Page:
Disaster and Development Nexus
By Gift Chatora
Published by Peach Publishers (2019)
DECADES after being emancipated from colonialism, a number of African countries still lag behind in terms of development.
In aspects that encompass social, political and economic development, African countries are struggling to keep up with the rest of the world.
Instead of implementing development initiatives and policy, most leaders in Africa comfortably seek help to complete few development projects started by their former colonisers.
In defence of the continent, one might suggest that it is unfair to entirely blame Africa because her process of development was disturbed by both slavery and colonialism.
However, it is important to note that some countries in Africa have deteriorated long after the coloniser iwas gone.
It is sad to note that many African nations fall in the category of ‘developing countries’ while a few remain in the ‘least developed’ classification.
Africa clearly needs to up its pace with in development.
The writer of the book under review this week brings to the fore an interesting argument showing a close connection between disaster and development.
The book is a product of Gift Chakora and is simply titled Disaster and Development Nexus.
Chatora argues that it is through the occurrence of a disaster that opportunities for development are opened up.
The writer notes that colonisation brought about disasters associated with war, therefore independence gave Africa the opportunity to implement new development initiatives.
The book Disaster and Development Nexus is a piece of prose that brings arguments from a theoretical perspective emphasizing that it is impossible to separate disaster and development.
The book highlights that it is in disaster that development initiatives are destroyed and created while development schemes increase and decrease vulnerability.
“Disasters and development are closely linked in that disasters can both destroy development initiatives and create development opportunities and that development schemes can both increase or decrease vulnerability,” writes Chatora.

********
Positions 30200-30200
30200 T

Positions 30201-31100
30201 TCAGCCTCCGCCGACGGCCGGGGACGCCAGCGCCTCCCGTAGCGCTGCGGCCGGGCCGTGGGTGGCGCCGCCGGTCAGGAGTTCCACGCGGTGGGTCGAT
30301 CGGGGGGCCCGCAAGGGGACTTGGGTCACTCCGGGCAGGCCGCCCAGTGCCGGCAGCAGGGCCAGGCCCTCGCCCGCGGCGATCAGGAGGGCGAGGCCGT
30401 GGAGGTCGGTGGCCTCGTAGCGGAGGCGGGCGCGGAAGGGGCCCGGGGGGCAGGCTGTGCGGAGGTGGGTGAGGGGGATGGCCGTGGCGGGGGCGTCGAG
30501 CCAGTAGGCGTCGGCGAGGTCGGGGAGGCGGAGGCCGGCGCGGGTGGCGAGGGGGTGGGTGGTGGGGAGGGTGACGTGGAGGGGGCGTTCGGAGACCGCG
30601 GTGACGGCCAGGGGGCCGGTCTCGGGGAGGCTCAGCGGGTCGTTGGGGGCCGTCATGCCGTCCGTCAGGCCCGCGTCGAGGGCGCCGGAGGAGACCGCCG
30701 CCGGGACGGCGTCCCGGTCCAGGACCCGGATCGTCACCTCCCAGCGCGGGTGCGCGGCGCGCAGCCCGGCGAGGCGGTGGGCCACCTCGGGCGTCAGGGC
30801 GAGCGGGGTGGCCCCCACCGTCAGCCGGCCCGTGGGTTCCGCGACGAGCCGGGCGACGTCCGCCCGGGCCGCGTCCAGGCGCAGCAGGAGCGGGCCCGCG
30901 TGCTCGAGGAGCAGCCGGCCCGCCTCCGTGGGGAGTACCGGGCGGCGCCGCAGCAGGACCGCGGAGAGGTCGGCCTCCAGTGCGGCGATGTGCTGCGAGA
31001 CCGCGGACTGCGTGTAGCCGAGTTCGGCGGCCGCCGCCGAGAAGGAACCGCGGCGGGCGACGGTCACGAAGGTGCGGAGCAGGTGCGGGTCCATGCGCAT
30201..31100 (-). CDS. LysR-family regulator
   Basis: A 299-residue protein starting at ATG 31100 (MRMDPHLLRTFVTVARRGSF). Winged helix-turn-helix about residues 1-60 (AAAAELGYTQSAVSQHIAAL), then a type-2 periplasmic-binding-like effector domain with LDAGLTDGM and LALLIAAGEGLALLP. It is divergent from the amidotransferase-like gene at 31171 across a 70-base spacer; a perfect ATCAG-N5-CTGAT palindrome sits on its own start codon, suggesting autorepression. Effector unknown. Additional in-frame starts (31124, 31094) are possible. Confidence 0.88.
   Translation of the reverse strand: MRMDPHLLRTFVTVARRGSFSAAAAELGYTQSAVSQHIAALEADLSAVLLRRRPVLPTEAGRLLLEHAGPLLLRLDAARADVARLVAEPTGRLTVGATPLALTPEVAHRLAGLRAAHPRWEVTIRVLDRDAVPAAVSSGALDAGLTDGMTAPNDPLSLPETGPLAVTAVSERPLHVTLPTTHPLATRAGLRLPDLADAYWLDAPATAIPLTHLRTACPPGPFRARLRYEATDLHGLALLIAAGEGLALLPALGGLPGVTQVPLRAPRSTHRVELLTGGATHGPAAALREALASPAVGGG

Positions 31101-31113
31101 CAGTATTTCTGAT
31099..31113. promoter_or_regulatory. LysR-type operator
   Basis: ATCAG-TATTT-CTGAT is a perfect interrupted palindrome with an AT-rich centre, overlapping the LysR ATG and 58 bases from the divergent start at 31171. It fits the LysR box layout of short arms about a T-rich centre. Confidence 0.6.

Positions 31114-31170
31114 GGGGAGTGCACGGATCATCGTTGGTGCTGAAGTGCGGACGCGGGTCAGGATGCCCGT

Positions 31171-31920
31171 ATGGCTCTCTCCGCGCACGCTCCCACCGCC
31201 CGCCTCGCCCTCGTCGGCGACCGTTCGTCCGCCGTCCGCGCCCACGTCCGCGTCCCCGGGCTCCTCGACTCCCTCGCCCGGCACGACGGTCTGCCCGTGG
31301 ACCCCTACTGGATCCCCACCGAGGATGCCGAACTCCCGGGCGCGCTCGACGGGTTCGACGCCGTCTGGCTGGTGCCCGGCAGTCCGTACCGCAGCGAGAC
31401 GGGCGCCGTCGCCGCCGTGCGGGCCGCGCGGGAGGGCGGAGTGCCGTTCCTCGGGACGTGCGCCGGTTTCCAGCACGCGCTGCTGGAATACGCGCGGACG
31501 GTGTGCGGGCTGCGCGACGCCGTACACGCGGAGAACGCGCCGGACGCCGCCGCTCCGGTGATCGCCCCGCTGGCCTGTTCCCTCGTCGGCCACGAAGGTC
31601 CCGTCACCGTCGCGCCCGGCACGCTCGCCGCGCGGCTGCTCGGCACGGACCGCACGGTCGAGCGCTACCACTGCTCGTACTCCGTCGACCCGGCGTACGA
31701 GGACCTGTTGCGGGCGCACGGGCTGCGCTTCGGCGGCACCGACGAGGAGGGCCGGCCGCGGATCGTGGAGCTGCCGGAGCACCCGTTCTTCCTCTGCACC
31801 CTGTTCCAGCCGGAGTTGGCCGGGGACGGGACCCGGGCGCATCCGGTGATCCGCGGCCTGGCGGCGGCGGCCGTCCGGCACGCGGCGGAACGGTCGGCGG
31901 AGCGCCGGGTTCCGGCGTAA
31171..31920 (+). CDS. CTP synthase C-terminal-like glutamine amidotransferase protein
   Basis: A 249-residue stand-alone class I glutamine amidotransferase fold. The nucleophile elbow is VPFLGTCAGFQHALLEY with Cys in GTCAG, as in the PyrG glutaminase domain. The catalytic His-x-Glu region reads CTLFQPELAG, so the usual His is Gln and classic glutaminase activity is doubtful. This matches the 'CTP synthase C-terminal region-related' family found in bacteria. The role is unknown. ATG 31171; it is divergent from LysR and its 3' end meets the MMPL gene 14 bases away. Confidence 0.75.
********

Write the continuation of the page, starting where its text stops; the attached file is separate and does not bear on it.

To show the relationship that exists between development and disaster, Chatora quotes R. Stepheson (1994) who states that:
“Disasters set back development programmes by destroying years of development initiatives; Rebuilding after a disaster provides significant opportunities to initiate development programmes; Development programmes can increase an area’s susceptibility to disasters and Development programmes can be designed to reduce susceptibility to disaster and their negative consequences.”
Development, according to the writer, is a process that does not occur in a vacuum or in isolation.
There is need to create a culture of sharing resources and technology so that no country is left behind.
The writer points out that where there is development, there is a constant positive change of human life.
“…Development’, encompasses continuous ‘change’ in a variety of aspects of human life. The dimensions of development are extremely diverse, including economic, social, political, legal and institutional structures, technology in various forms …the environment, religion, the arts and culture,” writes Chatora.
The book emphasises the point that disasters must not be a setback as they will forever remain part of society.
Arguments raised by Chatora gives the reader an opportunity to measure development patterns, if any, in their societies.
According to Chatora, development therefore should be rooted in objectives that seek to increase, improve and widen the distribution of basic life-sustaining goods and services such as food, shelter, health as well as protection.
He emphasises that where there is development, living conditions must continuously improve and there must be provision of jobs, better education and greater attention to cultural and human values.
Some parts of Africa lag behind in development because certain groups, such as women and youths, have been deprived opportunities to access land and other resources.
“…in Africa, particularly in the agricultural sector and other fields, most governments fail to pay attention to gender concerns,” said Chatora.
In the book Disaster and Development Nexus, Chatora recommends and concludes that development should be supported or guided by modernisation and sustainable theoretical frameworks.